Problem Patterns

When solving leetcode-style problems, it becomes simple to just assume you need to brute-force your way through problems. However you will struggle if you make this assumption. Instead, you should use some common problem solving methods to make your life easier.

This section of my notes will go through some common patterns of problem solving.

Sliding Window Pattern or Rolling Window Pattern

Whenever you need to create “groups” of consecutive items in a list, you come to what is called a sliding window or rolling window.

What you are probably looking for is something like the maximum consecutive matching items in a list, or max unique string. These problems become trivial if you take the time to understand what a sliding window is.

Let’s say you have the following list:

1
sample = [1, 2, 3, 1, 4, 5, 8]

If you want to loop through sub-lists of this list, taking N at a time, you need to imagine this as a sliding cursor of a particular length.

Perhaps at first go you select only one item, then two, then three. But suddenly you need to choose only two again. This pattern allows you to do this.

In python, you can operate on a sliding window using itertools.

 1
 2
 3
 4
 5
 6
 7
 8
 9
10
11
from itertools import islice

def window(sequence, n=2):
    """Returns a sliding window (of width n) over data from the iterable"""
    it = iterator(sequence)
    result = tuple(isslice(iterator, n))
    if len(result) == n:
        yield result
    for element in iterator:
        result = result[1:] + (elem, )
        yield result

Let’s use this pattern to understand MEDIUM 0003. Longest Substring Without Repeating Characters.

Longest Substring without Repeating Characters
 1
 2
 3
 4
 5
 6
 7
 8
 9
10
11
12
13
14
15
16
17
18
19
20
21
"""Solution for the Leetcode Problem #0003 Longest Substring without Repeating Characters
https://leetcode.com/problems/longest-substring-without-repeating-characters/
"""


def longest_substring_without_repeating_characters(s: str) -> int:
    """Given an input string `s`, return the length of the longest substring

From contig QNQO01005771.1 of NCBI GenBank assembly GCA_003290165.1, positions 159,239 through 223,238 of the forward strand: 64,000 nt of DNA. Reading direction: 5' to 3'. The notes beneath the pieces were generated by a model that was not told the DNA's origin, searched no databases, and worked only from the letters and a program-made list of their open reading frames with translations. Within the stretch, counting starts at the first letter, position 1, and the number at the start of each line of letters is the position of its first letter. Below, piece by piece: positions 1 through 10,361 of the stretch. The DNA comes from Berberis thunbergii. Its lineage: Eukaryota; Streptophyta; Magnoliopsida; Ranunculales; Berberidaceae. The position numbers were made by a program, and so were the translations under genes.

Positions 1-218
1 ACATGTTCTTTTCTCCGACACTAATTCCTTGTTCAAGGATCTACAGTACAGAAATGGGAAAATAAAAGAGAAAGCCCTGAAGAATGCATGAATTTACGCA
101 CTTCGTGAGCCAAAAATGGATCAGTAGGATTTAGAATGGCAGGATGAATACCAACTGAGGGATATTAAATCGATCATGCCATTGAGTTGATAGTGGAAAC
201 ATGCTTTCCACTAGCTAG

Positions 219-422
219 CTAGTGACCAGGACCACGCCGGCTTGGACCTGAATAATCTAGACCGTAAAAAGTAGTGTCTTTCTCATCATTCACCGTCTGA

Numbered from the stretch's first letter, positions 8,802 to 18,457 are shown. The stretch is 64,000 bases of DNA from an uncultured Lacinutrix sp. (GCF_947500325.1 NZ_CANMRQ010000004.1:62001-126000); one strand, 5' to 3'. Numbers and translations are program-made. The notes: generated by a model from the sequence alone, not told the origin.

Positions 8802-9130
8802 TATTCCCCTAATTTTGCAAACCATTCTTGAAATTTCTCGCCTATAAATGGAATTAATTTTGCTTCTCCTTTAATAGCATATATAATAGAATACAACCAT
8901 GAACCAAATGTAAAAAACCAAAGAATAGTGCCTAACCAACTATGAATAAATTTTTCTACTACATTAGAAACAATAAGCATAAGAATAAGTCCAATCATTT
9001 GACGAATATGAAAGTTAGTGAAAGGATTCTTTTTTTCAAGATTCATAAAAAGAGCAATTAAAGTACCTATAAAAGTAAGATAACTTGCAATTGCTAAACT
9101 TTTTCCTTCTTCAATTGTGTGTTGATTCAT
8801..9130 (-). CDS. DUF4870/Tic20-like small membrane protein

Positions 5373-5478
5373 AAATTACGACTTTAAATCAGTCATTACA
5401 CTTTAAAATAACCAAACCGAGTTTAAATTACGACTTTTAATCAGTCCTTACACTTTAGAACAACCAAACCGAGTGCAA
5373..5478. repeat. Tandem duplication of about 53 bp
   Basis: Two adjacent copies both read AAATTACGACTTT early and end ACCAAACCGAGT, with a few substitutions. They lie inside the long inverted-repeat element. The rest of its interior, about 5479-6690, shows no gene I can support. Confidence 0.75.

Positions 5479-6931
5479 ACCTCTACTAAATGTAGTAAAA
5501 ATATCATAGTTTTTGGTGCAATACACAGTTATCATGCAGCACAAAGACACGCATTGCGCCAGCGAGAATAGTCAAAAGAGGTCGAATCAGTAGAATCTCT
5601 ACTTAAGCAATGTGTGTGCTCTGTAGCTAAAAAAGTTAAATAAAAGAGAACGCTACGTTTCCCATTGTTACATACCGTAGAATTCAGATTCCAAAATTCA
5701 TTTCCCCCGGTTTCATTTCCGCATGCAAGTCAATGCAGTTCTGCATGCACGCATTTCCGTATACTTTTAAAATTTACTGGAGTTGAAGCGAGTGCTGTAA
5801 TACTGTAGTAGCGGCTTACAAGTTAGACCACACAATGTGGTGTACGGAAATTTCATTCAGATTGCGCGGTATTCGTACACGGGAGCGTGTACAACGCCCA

without repeating characters"""

    start = max_length = 0
    used_characters = {}

    for index, character in enumerate(s):
        if used_characters.get(character) is not None and start <= used_characters[character]:
            start = used_characters[character] + 1
        else:
            max_length = max(max_length, index - start + 1)

        used_characters[character] = index

    return max_length

Consider an input string: "dvdf".

In the first pass, used_characters does not contain any keys and the max_length is set to 1. Also, used_characters["d"] is now set to 0, the index at which the character d was last seen.

In the second pass, since v is not stored in the dictionary, the max_length is incremented and the index of this character is recorded.

In the third pass, now that d has reappeared, the cursor of the current window is shifted.

start is set to one position after the last appearance of this character.

Hence, the window slides one to the right, and the used_characters dictionary is updated for d to reflect 2, now the index at which d was last seen.

This repeats again, and the final character, f is registered. And this yields the max_length of 3, which is the answer for this case.

This method of moving a window forward is useful because it lets us loop through a list once, but also keeps a cursor that tells us where to begin the current range from.

This can be applied to EASY 0485. Max Consecutive Ones as well.